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Sunday, September 11, 2011

I remember...

On 9/11/01 I was a freshman in college. Because my classes didn’t start until the afternoon, I was working at my old elementary school helping two 6th grade teachers in their classrooms. They had hired me to help with the typical beginning of the year items that needed to be to be taken care of. I was sitting at the reading table in one of the classrooms sorting notebooks when there was a knock on the door. The librarian called the teacher in the hallway and they whispered for a few minutes. When the teacher came in she told me what was happening.  

The librarian had been going in to the classrooms seeing who would like a TV cart brought into their classrooms to witness what was happening. Being that the students I was with were 6th graders, the teacher said she wanted a TV immediately. While I thought they might be a little young, she looked at it a different way. This teacher explained to me that when she herself was in 6th grade her teacher wheeled a cart into her classroom for the class to view another sad moment in history – the coverage of the assassination of JFK. She remembered seeing this and being affected by it, and wanted her children to have this connection to what would certainly become a big moment in our history.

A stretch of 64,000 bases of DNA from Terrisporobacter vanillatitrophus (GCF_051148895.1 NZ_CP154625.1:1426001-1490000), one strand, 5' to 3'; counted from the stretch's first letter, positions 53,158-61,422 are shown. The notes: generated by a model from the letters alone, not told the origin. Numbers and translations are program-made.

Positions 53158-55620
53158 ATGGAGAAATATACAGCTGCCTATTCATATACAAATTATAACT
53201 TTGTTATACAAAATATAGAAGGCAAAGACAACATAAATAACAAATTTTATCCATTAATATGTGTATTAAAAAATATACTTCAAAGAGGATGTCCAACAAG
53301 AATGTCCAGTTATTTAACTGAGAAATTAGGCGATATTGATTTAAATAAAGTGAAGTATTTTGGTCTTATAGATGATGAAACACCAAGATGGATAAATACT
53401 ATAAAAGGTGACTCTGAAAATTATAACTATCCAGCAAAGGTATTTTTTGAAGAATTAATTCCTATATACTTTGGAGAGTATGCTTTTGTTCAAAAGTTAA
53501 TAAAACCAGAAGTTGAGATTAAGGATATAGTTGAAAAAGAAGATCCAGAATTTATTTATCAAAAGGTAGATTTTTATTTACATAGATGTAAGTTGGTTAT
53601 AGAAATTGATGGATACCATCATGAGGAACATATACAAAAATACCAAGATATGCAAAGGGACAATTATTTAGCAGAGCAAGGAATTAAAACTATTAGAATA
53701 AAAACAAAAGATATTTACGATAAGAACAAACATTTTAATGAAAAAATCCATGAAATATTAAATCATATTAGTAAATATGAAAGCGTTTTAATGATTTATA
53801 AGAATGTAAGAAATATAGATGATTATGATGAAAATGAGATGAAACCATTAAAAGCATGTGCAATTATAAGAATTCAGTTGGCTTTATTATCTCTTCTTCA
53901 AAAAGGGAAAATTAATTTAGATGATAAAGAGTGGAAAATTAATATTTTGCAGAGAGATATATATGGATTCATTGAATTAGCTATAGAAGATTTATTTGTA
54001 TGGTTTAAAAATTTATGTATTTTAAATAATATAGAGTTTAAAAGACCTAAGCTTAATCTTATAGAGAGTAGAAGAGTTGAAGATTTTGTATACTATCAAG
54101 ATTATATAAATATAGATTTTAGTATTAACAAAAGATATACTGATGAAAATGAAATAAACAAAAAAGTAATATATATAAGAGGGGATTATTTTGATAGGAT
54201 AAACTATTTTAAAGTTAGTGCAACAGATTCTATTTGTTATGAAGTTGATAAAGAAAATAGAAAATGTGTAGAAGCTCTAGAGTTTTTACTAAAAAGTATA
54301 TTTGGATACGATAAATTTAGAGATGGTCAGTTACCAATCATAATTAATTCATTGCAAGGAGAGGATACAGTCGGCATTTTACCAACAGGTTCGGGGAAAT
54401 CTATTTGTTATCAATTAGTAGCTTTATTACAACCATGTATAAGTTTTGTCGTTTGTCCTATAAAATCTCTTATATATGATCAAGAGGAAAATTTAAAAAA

When it was brought in, we all watched in amazement. I remember seeing the plane hit the 2nd tower – although looking back now I don’t know if it was in real-time or if it was one of those frames they kept showing over and over. After watching awhile the teacher and I had a great discussion with the kids. They said some things I never would have expected from kids their age.

I went home that day still thinking of the events. My brother had just moved home from living in NYC. His work site had been near ground zero. I was thankful he was home, and we knew exactly where he was – safe.

Today, I remember all this. As I read the paper this morning, I felt sick. At my football game today, while my cheerleaders and I stood at the 50 yard line listening to the national anthem followed by Taps and a moment of silence, I had the chills. While I wasn’t personally affected by that day, I still feel that I (and every other American) was affected in some way. My family members and friends went to fight in wars after this, and have seen many, many horrible things. I thank them for their courage, and everyone else who has had to deal with the aftermath of this tragedy.
But, this day shouldn’t be all about sadness. Look around and see all the red, white, and blue. See all the pride that is evident in our citizens. If anything came out of this, it is the pride Americans have in their country. Families have come together, the country came together.
Please take the time to remember those who were lost during the attacks and in the wars fought because of the attacks.

+ Laura +

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